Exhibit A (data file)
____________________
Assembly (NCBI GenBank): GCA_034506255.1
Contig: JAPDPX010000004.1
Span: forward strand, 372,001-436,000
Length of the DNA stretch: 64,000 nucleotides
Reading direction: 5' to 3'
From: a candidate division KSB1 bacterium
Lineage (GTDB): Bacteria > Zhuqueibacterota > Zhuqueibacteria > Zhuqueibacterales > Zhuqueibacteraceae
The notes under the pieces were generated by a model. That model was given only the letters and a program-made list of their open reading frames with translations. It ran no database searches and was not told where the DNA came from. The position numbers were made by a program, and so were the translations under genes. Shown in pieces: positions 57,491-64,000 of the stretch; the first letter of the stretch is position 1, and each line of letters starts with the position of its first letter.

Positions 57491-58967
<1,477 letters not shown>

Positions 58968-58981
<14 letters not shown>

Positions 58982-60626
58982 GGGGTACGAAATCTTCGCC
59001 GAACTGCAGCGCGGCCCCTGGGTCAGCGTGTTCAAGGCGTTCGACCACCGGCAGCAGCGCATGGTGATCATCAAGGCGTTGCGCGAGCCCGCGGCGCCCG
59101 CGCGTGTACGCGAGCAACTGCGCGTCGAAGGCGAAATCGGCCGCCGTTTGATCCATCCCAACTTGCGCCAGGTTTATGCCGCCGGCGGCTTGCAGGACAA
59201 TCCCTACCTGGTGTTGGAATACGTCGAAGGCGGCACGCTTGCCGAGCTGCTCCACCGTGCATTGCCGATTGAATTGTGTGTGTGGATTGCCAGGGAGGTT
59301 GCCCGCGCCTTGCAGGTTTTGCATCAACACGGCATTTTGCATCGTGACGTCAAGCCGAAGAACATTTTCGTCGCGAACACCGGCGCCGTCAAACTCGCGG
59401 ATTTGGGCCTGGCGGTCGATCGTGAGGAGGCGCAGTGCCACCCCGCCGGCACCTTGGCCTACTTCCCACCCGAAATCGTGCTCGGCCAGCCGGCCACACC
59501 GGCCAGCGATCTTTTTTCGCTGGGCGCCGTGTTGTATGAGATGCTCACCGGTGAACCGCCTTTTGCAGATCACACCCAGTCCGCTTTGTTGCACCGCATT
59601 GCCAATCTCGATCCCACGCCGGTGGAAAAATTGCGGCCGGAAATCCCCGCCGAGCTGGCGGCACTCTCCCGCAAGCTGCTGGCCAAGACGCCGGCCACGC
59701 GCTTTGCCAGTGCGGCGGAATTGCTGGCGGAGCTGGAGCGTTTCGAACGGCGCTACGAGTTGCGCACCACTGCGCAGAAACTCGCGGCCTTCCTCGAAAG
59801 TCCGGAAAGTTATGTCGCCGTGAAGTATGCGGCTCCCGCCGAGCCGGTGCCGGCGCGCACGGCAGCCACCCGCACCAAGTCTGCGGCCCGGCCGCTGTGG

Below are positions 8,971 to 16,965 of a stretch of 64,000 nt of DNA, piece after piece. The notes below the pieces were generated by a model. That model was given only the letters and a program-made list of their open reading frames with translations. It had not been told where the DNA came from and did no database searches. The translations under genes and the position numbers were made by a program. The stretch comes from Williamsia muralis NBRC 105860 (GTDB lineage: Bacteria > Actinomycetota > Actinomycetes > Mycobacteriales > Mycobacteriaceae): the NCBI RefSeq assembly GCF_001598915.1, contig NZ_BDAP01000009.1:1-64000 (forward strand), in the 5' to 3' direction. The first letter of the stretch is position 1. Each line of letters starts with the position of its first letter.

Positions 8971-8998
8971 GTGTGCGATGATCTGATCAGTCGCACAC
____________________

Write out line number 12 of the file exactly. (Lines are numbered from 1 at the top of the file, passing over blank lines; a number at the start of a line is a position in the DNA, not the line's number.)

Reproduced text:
<14 letters not shown>